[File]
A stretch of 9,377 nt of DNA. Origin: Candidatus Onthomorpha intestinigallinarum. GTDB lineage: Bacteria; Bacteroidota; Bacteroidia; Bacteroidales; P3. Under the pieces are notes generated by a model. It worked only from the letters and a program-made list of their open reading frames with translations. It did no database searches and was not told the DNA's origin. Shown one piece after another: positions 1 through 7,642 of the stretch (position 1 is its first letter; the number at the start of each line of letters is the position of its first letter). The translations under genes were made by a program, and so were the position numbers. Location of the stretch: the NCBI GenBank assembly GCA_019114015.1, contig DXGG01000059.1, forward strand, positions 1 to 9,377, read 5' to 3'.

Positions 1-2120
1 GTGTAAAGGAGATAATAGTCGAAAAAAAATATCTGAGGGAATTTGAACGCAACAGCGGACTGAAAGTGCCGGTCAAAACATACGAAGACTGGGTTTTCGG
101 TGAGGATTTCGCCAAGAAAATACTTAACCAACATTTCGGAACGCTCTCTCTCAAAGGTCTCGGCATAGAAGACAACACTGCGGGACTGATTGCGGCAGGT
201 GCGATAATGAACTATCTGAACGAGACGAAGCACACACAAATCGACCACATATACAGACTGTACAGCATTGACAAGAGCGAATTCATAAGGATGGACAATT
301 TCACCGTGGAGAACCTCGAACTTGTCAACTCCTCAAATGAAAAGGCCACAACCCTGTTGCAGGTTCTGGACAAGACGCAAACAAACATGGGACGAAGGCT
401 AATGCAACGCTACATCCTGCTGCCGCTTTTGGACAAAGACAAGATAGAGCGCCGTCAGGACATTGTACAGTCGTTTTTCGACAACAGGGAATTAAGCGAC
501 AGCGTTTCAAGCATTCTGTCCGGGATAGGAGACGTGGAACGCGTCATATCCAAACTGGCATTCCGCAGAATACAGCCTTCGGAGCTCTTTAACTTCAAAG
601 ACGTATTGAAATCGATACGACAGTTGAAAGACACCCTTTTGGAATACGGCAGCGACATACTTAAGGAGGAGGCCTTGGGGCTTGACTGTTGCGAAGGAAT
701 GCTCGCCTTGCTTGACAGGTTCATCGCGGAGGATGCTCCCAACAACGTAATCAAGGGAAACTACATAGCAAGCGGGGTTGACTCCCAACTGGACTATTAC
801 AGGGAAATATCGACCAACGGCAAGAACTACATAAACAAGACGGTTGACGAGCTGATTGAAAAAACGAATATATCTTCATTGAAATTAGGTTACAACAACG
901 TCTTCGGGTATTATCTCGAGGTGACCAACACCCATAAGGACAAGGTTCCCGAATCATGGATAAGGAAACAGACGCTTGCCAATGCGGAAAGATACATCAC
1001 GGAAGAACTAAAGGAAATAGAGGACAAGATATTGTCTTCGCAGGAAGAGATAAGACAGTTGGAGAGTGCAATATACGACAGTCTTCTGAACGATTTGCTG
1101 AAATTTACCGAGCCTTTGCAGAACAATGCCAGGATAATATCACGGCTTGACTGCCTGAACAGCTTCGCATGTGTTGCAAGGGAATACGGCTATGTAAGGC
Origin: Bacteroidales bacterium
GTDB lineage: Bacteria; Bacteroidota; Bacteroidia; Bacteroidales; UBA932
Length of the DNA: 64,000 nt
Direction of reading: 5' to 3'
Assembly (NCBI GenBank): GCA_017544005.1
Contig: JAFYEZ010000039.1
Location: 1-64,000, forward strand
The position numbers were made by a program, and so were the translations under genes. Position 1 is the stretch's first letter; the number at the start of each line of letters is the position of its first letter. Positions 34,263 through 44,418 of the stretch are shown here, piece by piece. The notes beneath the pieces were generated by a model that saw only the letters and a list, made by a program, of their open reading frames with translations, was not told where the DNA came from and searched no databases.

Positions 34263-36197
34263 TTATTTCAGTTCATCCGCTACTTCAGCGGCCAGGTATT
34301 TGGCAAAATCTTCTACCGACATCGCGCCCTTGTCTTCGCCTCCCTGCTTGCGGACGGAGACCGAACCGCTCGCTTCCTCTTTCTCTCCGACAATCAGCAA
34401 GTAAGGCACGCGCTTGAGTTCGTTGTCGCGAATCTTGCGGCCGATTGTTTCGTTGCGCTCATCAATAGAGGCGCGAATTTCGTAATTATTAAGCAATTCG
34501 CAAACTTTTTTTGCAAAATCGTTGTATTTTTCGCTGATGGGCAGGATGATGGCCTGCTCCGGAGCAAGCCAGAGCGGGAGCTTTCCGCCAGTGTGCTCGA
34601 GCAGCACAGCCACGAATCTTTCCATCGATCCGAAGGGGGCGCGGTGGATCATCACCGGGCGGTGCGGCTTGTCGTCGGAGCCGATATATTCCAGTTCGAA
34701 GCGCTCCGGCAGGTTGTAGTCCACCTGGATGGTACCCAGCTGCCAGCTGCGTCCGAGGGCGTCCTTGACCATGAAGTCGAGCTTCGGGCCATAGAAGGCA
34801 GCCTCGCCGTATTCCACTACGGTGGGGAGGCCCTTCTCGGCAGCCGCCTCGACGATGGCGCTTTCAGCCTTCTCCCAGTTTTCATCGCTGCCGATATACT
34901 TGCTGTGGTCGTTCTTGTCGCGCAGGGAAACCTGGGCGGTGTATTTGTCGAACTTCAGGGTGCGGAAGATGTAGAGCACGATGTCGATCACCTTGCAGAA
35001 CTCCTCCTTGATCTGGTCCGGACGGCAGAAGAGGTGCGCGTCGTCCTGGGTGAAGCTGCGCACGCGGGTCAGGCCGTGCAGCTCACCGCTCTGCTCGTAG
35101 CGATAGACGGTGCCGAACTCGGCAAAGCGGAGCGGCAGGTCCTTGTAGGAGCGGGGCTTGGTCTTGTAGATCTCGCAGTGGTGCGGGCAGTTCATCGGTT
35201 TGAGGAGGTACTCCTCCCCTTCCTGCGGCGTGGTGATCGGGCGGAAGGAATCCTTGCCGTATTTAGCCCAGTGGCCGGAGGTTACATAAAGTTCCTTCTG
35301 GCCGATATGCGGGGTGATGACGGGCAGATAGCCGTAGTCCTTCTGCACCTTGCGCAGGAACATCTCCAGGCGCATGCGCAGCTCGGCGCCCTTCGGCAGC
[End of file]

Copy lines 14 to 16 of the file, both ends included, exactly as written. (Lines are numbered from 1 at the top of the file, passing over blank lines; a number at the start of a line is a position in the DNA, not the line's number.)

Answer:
1101 AAATTTACCGAGCCTTTGCAGAACAATGCCAGGATAATATCACGGCTTGACTGCCTGAACAGCTTCGCATGTGTTGCAAGGGAATACGGCTATGTAAGGC
Origin: Bacteroidales bacterium
GTDB lineage: Bacteria; Bacteroidota; Bacteroidia; Bacteroidales; UBA932